06:06 I'll hold our recovered mouldable boot shape up to the harness again, just to show you really where we want to be abrading.
06:13 You can see where it lines up there, it's going to be in this area here, that we're going to want to abrade and I'm actually going to do it slightly past the end of where our boot will be as we want to make sure that we get a really good seal there and we are going to be using some epoxy to make sure we get that seal and that's going to give it somewhere to bond onto.
07:02 With all those DR25 sections now nicely roughened up and abraded, going to put some Kapton tape right here just holding those bits of DR25 to our branch point, making sure that they're not gonna move down the harness at all as we're handling it.
07:17 I did go to quite a lot of effort there when abrading those sections of DR25 to make sure I got onto the inside of all the sections.
07:25 And that is really important as when we put out potting compound into this join when we shrink that mouldable boot into place, it is going to need to seal to the inside of our harness sections here.
07:38 That's another pretty key difference when you're building a motorsport harness versus a club spec harness or a modified street car harness.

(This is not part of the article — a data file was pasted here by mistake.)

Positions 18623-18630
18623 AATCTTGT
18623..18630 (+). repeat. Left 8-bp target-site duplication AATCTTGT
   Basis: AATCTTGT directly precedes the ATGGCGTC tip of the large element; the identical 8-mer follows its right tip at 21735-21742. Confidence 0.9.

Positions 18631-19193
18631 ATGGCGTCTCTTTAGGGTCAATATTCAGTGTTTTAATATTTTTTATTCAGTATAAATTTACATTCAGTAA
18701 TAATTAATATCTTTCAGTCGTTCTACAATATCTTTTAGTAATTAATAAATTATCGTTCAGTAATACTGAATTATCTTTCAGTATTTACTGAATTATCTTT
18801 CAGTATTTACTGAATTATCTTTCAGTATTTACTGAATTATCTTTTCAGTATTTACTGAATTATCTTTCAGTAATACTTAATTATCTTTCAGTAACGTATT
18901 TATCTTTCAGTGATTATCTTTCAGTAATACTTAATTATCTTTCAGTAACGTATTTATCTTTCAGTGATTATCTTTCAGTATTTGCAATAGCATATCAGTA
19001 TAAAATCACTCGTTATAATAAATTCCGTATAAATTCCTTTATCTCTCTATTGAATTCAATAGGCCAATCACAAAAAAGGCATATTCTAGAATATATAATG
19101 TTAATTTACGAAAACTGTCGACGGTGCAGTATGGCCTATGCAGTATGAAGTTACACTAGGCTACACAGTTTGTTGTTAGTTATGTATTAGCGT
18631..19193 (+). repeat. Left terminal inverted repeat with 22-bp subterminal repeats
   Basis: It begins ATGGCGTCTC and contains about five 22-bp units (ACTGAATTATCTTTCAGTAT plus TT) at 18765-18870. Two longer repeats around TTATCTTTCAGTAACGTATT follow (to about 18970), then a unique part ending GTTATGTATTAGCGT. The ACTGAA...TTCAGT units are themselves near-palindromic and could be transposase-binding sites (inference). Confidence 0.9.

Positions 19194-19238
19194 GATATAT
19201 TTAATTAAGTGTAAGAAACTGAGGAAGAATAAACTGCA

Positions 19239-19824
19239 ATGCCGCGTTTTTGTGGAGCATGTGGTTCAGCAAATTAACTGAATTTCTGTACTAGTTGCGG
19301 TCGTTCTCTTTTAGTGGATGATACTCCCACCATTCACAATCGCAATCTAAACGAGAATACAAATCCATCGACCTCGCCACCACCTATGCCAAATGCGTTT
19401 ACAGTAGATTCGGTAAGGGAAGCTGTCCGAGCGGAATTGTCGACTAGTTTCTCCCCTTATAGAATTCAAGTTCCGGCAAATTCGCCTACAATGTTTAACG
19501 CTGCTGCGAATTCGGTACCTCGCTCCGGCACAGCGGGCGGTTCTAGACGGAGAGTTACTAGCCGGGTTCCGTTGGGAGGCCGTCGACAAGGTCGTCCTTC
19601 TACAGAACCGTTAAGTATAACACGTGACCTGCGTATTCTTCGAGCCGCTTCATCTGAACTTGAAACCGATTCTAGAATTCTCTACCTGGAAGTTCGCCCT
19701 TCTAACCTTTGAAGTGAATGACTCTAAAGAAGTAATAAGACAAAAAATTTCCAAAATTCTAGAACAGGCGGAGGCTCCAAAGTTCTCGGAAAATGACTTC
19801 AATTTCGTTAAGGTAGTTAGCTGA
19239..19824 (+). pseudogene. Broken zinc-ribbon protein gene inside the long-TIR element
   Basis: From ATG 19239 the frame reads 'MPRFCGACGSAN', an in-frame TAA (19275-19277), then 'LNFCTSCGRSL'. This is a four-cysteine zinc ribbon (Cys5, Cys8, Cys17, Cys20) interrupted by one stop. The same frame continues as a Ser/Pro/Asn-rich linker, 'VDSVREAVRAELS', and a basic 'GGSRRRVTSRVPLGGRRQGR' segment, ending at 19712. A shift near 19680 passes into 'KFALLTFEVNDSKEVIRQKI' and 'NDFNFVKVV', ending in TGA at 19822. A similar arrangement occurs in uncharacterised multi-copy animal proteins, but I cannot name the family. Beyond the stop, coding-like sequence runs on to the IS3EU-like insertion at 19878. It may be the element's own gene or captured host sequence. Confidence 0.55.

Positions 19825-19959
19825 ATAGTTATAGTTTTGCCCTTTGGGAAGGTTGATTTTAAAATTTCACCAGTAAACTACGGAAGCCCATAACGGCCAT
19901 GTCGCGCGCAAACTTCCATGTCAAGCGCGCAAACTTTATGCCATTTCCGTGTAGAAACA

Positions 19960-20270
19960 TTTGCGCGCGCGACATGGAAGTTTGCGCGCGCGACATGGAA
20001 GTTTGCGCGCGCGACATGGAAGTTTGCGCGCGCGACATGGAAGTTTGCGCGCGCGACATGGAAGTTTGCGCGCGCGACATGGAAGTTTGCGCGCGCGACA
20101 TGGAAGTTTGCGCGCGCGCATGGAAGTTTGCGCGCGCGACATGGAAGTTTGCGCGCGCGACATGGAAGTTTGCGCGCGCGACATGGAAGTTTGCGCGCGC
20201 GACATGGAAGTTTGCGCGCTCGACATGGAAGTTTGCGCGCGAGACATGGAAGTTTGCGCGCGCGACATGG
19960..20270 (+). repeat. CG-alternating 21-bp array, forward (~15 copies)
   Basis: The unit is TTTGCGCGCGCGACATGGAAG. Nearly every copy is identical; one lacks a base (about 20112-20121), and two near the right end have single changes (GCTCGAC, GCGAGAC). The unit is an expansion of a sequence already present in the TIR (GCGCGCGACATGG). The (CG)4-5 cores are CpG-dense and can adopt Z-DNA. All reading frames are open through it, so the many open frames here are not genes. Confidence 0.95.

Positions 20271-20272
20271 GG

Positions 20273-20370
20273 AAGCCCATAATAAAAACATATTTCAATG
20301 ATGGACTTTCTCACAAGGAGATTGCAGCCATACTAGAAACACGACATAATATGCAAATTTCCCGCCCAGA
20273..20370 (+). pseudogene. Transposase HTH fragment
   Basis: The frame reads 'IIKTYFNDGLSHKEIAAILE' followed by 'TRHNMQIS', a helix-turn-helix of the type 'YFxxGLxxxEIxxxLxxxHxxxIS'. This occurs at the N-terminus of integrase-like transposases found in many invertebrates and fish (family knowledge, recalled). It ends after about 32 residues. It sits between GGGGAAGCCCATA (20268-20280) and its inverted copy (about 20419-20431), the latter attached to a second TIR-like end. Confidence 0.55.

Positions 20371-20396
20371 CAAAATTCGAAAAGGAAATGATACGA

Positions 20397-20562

07:47 With that Kapton tape in place and our abrading done, that should have given our heat gun enough time to cool down so I can swap the attachment on the end for our heat reflector.
07:57 I'm then going to recover the rest of our harness sections here and I should be able to do those all in one go under that heat reflector and get them all recovered nice and tightly.
08:08 Really crucial point when you're dealing with heat guns there is that right after you're using them, the tip of that is going to be very very hot.
08:14 So if you need to change it out, just make sure you're careful.
08:42 Now that we've got our DR25 recovered into place, everything is nice and tightly gripping the wires underneath but we haven't lost any of that flexibility that we got from using the concentric lay up pattern.
08:55 The sheathing of the other branches is exactly the same process, I'm going to get my DR25 installed, confirm its placement at our branch point to make sure that we're going to be shrinking that boot down onto DR25 and the harness will be sealable at that point and then recover it into position.
09:13 So I'll go ahead and I'll get our other remaining sections of heat shrink onto these harness branches now.
10:35 Now that we've got our DR25 all recovered into place, you can see that each section is extending far enough into our branch point here that it's going to be completely covered by our sealing boot when that's then recovered into place and we've got everything nicely strain relieved and held in place with our Kapton tape.
10:53 As you can see, the sheathing process does not differ greatly when we are constructing a motorsport harness when compared to a street car or a club level track car harness.
11:02 The main difference being that expandable braid is no longer going to be an option for a motorsport harness as it will not provide us with the sealing that we're looking for which is required for resistance to the extremely harsh motorsport environments.